Protesters display placards of former chief executive Leung Chun-ying (centre L) and current leader Carrie Lam (centre R) during the annual New Year's Day pro-democracy rally in Hong Kong on January 1, 2019. - Hong Kong's embattled democracy advocates kicked off 2019 with a large street rally on January 1, …

New Year’s Day brought thousands of demonstrators to the streets of Hong Kong to denounce China’s oppressive policies and to demand respect for human rights and the rule of law.

“Looking back at the year that passed, it was a very bad year,” said protest organizer Jimmy Sham. “The rule of law in Hong Kong is falling backward.”

Estimates for the size of the demonstration ranged from 3,200 to 5,500 people. Even the higher estimate would be only half the size of last year’s annual demonstration.

Reuters noted that number included about a hundred independence activists who called for Hong Kong to declare independence from China, which regards such talk as sedition and demands increasingly harsh punishment for “separatists.” Some of them waved Tibetan and Taiwanese flags to show their solidarity for other targets of Chinese repression.

“There will be continuous suppression on the Hong Kong independence movement, but the movement will grow stronger and stronger,” independence activist Baggio Leung predicted.

Baggio Leung was one of the young independence-minded legislators who was banned from his elected office in 2016 for inserting gestures of defiance toward China in their oath of office. Democracy activists saw China’s intervention to keep Leung out of his seat as a fatal blow to Hong Kong’s judicial independence.

Leung, now a spokesman for a Hong Kong independence group, warned in October that China is taking the island “backward a hundred years” to the xenophobia of the Boxer Rebellion through actions such as evicting Financial Times editor Victor Mallet.

“Beijing will never distribute power. It will not let you enjoy a real democratic system. Without sovereignty, everything is just empty talk, including a democratic system,” Leung said.

On Tuesday, Leung and some other independence activists reported acts of harassment, including the theft of demonstration supplies from a storage room and a menacing group of masked men stalking student leaders. The activists blamed legal and extralegal harassment for the lower turnout of this year’s demonstration, along with a sense of fatalism about Chinese dominance overcoming Hong Kongers.

Demonstrators on Tuesday lamented Mallet’s expulsion, the banning of the pro-independence Hong Kong National Party, draconian new national security legislation, and recent scuttling of a corruption investigation into a prominent pro-China politician as signs of growing political repression on the island. They were also apprehensive about possible jail sentences for leaders from the huge protests in 2014.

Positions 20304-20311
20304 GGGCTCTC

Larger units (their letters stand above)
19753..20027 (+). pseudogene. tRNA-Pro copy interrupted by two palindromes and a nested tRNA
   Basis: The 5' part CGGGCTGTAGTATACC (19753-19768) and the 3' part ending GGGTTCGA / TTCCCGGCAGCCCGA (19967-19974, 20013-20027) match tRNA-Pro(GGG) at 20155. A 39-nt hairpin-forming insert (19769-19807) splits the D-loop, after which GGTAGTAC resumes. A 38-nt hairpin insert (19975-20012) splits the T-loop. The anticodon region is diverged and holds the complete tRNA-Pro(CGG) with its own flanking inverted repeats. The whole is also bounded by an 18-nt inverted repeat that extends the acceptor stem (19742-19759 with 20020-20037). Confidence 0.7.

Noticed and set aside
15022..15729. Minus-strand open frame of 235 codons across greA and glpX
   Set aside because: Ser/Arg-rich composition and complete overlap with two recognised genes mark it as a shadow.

“We have experienced a lot in 2018 – society, politics and people’s livelihood have all regressed. I can’t see hope in 2019,” said protester Kwan Chun-pong.

“I’m afraid the pressure will continue. We’re going to face a few difficult years, but we must stand firm,” predicted retired professor and human rights activist Joseph Cheng, who noted that at least Hongkongers are still allowed to protest, unlike the people of mainland China.

Those protest rights were sorely tested by an edict from Hong Kong officials that pro-independence banners could not be displayed outside government offices, a demand that organizers from the Civil Human Rights Front described as “unprecedented” and refused to obey.

Organizer Jimmy Sham said the Civil Human Rights Front does not support independence but respects the right of individuals to advocate the position. He denounced the ban on independence banners as a human rights violation with little justification under Hong Kong law.

“I cannot see why our freedoms are limited once we step in the gateway of the forecourt. Are the streets we march along not under the reign of the government?” he asked.

According to the South China Morning Post, the small contingent of independence activists broke away from the main protest march before it reached the government buildings where independence banners were banned. A few stalwarts did make a point of pushing past security guards and marching through the government square with a placard reading, “Only with two countries will there be two systems.”

The SCMP reported small groups of pro-Beijing marchers also took to the streets and “were involved in minor confrontations with their rivals in the larger rally.